February 16, 2021 · 6 min read
User Story: Making the impossible possible – Joel Runyon
Joel first reached out to us about a year ago and we’ve been in contact ever since. He has been a passionate Flow user for years now and since he runs several businesses and achieved various milestones in his life as an entrepreneur and athlete, we’re happy to have him as a guest and interview partner for our series of user stories.
How about a quick introduction, Joel?
My name is Joel Runyon. I’m an endurance athlete and founder of IMPOSSIBLE – a performance lifestyle company. It has several components including a fitness training site, an apparel and supplement ecommerce store, and the Impossible.org site where we raise money for various charities. I have several other businesses including a paleo guide, a meal planning app, and a mobility exercise coaching app. I’m also an advisor to several startups – my current favorite is LMNT – a sugar free electrolyte drink which is awesome.
What motivated you to start your own business and what advice do you have for other entrepreneurs or for people wanting to start their own business?
I didn’t start thinking I was building a business. I started thinking that I wanted to do something interesting with my life. That was the story behind the impossible list. As I started writing out the things I wanted to do and then started writing about doing them, I started to find an audience. As I built that audience, I would take note of the things that people resonated with and what they didn’t. I would make small things around the things that people resonated with and then eventually turned those into products. I did that a few times and voila – I had a business!
I firmly believe blogging can be one of the best ways to build an audience and start a business. Not that I need another side project, but I believe in blogging as a launch pad so much that we created this blogging guide at StartABlog.com to help people start their own. The goal is to help 10,000 people start their own blog and then their own business and unleash their creativity on the world.
How is the current global pandemic affecting your work and daily routine?
To be quite honest, it hasn’t shifted much at all. If anything, I find myself working (quite a lot) more. I’ve been remote working since I quit my job in 2012, so the adjustment has been okay, but I find with everyone online now – I can easily shift into over-working. I’ve had to intentionally slow down and make a lot more exclusive time for my fitness and solo walks outside – which help me sort of a reset my brain in an ‚always-on‘ remote working culture.
You recently finished running 7 ultra marathons on 7 continents and raised nearly $200k for charity. What helped you accomplish this and how do you stay motivated?
777 might have been the hardest thing I’ve ever done in my life. The only reason I was able to do this was because 1) I decided up front that quitting was not an option. 2) The goal was adventurous and motivating on it’s own! Once I was in Antarctica and I was exhausted 50 miles in, I wasn’t NOT going to finish! I was in Antarctica. Even if I had to suffer for the next X amount of miles, I was going to finish. 3) There was a cause bigger than me. Pencils of Promise does great work around the world and knowing that we’d be able to build 7 schools and provide opportunities for kids that deserved them kept me going even when I wanted to quit.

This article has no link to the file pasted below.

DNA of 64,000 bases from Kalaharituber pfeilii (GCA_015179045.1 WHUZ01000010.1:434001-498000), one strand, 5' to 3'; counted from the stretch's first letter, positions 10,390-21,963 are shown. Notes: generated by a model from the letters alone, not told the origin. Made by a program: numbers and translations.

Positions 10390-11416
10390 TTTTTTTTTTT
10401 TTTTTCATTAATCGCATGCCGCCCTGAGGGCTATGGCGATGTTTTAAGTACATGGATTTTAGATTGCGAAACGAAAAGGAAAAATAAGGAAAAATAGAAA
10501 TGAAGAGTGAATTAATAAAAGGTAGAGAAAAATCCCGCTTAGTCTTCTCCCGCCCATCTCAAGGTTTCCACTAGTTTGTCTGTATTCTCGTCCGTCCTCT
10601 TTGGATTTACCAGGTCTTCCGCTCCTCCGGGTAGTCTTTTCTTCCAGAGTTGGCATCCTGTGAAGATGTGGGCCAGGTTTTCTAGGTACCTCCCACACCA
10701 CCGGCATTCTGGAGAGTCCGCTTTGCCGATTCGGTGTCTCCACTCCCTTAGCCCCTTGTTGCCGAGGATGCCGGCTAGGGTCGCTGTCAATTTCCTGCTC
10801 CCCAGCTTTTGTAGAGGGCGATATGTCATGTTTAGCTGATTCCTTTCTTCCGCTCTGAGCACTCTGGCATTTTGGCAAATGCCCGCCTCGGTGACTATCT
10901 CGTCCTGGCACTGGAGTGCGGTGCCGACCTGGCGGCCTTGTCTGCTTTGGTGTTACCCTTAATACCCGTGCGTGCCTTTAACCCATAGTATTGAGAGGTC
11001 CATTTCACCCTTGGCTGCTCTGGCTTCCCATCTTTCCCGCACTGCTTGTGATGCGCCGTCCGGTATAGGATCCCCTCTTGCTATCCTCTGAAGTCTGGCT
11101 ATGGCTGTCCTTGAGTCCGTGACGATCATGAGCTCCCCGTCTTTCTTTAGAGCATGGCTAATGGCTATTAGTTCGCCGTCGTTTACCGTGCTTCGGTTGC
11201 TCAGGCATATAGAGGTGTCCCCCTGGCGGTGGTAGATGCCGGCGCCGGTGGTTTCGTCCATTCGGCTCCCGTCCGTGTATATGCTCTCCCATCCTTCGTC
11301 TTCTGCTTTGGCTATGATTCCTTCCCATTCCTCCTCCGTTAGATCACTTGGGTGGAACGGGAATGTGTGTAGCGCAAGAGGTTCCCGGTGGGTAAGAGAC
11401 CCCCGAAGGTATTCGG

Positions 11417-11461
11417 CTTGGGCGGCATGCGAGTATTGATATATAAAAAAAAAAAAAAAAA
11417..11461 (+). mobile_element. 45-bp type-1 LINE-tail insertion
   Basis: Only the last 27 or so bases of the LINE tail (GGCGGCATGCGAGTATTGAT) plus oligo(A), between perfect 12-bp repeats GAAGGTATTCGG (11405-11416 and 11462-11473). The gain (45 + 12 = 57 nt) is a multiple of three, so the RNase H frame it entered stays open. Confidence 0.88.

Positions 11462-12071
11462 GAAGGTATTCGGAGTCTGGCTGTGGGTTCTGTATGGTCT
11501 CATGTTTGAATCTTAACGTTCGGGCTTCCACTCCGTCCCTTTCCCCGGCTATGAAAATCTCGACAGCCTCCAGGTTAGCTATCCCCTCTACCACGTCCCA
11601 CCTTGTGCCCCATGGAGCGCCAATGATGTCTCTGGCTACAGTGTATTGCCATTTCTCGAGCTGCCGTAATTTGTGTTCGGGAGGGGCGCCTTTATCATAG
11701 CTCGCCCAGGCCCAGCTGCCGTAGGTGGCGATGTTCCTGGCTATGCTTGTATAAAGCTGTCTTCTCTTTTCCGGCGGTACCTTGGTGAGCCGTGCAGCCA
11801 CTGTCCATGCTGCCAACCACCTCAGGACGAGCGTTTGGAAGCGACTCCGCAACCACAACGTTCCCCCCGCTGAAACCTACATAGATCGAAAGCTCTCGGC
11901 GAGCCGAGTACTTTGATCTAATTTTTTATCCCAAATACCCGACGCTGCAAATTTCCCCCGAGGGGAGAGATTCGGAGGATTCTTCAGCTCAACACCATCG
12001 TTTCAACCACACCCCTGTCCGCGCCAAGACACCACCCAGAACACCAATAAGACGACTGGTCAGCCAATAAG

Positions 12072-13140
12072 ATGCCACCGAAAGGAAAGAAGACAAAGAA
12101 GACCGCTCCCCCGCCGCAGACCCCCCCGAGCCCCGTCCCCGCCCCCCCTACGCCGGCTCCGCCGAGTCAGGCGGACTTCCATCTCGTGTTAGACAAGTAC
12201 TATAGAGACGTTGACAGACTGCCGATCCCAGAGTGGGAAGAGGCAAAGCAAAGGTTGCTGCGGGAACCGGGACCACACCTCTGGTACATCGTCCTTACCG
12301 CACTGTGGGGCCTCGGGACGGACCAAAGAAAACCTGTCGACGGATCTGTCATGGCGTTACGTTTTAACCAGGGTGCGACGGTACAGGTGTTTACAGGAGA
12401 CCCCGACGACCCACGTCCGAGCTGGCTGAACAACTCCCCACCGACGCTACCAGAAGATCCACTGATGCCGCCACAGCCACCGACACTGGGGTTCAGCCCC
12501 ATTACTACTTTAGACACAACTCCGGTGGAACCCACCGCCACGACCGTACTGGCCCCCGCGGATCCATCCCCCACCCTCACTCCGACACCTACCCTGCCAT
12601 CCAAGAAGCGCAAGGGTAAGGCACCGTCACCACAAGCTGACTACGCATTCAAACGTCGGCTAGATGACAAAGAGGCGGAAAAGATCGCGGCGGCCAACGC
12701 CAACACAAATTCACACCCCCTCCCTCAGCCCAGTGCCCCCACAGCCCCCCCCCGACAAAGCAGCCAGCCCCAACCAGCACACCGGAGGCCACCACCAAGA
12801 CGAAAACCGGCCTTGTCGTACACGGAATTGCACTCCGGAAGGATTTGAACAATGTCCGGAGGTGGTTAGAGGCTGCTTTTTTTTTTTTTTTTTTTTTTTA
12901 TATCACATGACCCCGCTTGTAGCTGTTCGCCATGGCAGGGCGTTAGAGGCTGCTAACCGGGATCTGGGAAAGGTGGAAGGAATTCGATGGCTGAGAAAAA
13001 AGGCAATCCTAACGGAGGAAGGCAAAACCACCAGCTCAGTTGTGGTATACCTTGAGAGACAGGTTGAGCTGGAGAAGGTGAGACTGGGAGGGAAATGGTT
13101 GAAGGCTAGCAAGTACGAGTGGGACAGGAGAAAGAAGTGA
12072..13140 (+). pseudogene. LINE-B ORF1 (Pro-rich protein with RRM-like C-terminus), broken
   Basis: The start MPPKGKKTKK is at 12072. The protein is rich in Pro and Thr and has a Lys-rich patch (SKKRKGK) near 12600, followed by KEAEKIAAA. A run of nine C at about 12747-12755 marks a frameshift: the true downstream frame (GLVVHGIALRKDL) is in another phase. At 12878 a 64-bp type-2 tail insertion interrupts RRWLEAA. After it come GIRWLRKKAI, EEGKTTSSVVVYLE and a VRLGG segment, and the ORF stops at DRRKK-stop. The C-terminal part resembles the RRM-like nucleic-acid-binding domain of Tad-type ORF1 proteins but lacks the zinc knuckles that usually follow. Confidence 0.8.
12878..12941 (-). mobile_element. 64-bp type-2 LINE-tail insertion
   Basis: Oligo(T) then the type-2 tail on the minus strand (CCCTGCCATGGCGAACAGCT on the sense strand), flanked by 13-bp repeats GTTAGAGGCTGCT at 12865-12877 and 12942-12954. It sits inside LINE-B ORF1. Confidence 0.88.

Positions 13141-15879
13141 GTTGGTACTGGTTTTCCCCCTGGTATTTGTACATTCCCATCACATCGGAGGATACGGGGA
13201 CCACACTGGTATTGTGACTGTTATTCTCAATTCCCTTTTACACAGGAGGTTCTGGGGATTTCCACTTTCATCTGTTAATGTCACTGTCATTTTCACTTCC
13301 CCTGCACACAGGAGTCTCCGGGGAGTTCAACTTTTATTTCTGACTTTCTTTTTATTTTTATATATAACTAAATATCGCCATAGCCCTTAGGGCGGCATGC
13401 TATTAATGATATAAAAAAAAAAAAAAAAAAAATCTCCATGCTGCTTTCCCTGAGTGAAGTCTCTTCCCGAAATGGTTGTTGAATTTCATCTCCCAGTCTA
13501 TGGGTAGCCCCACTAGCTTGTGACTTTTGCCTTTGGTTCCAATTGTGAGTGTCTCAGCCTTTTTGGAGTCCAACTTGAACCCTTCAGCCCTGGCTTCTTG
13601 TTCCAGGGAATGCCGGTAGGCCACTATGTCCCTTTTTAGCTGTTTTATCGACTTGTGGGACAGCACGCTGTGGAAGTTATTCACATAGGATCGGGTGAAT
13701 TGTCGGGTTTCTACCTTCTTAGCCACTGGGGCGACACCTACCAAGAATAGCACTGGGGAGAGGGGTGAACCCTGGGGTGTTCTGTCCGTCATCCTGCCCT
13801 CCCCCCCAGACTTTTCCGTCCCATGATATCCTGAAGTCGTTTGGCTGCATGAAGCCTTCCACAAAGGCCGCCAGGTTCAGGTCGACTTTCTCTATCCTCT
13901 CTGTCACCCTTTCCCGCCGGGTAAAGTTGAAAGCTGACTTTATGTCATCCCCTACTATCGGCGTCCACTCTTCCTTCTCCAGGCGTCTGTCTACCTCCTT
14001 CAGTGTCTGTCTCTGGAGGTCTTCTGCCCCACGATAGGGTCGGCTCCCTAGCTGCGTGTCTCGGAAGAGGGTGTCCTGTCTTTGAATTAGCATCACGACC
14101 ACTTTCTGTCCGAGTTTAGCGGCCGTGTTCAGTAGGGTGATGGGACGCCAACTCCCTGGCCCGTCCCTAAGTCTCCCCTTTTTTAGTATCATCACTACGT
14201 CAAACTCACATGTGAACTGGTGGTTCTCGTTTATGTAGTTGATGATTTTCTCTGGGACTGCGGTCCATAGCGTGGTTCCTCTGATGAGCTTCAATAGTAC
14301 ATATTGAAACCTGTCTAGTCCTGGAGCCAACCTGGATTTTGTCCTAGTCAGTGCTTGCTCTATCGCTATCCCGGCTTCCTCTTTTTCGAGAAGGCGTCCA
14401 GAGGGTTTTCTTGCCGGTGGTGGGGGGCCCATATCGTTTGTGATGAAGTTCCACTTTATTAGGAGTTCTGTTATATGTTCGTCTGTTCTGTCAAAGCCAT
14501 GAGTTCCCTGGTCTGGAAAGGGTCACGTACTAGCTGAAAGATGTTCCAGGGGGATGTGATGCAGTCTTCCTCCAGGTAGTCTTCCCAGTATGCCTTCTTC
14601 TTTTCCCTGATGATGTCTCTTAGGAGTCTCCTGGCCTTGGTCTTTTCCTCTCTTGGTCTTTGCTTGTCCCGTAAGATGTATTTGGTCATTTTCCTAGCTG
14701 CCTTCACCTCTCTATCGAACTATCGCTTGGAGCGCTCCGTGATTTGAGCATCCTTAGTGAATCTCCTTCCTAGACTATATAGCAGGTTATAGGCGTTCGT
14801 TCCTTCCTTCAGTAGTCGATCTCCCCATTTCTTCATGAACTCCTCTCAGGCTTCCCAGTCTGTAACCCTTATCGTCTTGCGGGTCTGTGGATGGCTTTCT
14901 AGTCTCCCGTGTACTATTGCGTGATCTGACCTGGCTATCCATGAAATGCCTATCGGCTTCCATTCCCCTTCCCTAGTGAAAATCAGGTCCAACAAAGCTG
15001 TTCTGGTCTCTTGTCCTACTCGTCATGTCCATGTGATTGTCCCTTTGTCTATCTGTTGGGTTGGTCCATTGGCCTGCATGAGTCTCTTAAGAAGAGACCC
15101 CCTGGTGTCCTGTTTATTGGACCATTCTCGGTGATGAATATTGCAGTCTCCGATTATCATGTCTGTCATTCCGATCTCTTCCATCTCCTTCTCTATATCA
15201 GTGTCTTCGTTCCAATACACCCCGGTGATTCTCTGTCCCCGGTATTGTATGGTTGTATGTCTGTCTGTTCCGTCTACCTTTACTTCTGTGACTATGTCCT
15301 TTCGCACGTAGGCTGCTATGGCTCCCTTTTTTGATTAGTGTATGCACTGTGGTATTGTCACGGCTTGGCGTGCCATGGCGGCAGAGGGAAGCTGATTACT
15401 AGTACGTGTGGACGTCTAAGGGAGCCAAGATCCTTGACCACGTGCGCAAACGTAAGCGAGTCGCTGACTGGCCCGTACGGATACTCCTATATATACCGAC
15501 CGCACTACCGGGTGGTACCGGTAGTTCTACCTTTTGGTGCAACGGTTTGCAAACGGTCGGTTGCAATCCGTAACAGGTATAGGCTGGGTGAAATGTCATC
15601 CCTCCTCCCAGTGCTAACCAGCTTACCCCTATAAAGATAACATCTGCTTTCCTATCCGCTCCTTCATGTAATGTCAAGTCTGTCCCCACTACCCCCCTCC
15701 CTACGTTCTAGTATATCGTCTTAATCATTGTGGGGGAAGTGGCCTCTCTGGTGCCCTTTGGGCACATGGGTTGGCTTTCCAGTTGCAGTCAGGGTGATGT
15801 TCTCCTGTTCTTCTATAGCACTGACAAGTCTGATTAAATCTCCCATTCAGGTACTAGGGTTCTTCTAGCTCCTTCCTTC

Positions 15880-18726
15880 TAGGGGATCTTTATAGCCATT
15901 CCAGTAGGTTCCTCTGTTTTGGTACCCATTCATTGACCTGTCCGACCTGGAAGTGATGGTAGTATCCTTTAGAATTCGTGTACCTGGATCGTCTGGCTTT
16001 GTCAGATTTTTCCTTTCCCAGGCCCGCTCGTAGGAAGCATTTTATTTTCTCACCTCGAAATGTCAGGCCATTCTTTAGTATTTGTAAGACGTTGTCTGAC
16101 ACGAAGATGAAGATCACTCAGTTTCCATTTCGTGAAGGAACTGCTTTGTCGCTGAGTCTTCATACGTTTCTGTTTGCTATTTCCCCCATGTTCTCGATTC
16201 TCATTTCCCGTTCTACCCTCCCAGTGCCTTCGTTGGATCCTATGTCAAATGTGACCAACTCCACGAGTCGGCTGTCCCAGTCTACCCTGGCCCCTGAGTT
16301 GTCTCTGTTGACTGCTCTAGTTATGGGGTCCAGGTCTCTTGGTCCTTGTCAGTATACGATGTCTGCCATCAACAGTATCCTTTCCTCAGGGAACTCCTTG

If you could go back in time a few years, what advice would you give yourself about productivity and things you learned the hard way?
Discipline creates freedom. For a while, when I was traveling – I would just wake up and work on whatever I wanted. Things in business and life were going well, but not amazing and the businesses weren’t growing in the way I wanted them to. Life was fun, but it wasn’t expanding.
Then, a few years ago, I decided instead of having ultimate freedom, I would intentionally give up a few good things so I could focus on the things I really wanted. I stopped traveling constantly, I moved to Austin, and I dedicated myself to a schedule and working off my calendar. What I found was that I got more traction and scale out of 18 months of discipline, than I did out of months and months of doing whatever I wanted whenever I wanted. As a result, I got unstuck, way more.
What’s one habit that makes you more productive during the day?
Can I pick two? I would say cold showers and workout every day. Cold showers help wake me up, focus and get me uncomfortable every day. Working out (or at least moving) every day completely resets my outlooks, changes the way I try to do something active every day. Days when it doesn’t happen, I feel worse, get less done and sleep really poorly.
What are some apps or tools you use to organize your day?
I use the Flow App to keep me on track with pomodoros. I use google docs for most of my team collaboration and Things for my personal todo list. Beyond that, I use our MoveWell stretching guides to help me stay active when I’m sitting at the desk all day. I use Roam and Mem.ai for note taking. I’m also a big fan of using analog tools like post-it notes and notebooks to write and plan away from the screen – it helps me focus quite a bit. I also try to keep my phone in my bag or use a faraday bag to keep my phone in it’s place and keep the distractions to the minimum.
How has Flow helped you in your daily life?
It’s easy to get caught up in minutiae or distracted throughout the day, but I find by combining pomodoros with a change of location and having set tasks at each location helps me get more done. Flow helps me with that. I actually termed this „workstation popcorn“ and it’s my preference for working all day without just sitting and going crazy at my desk.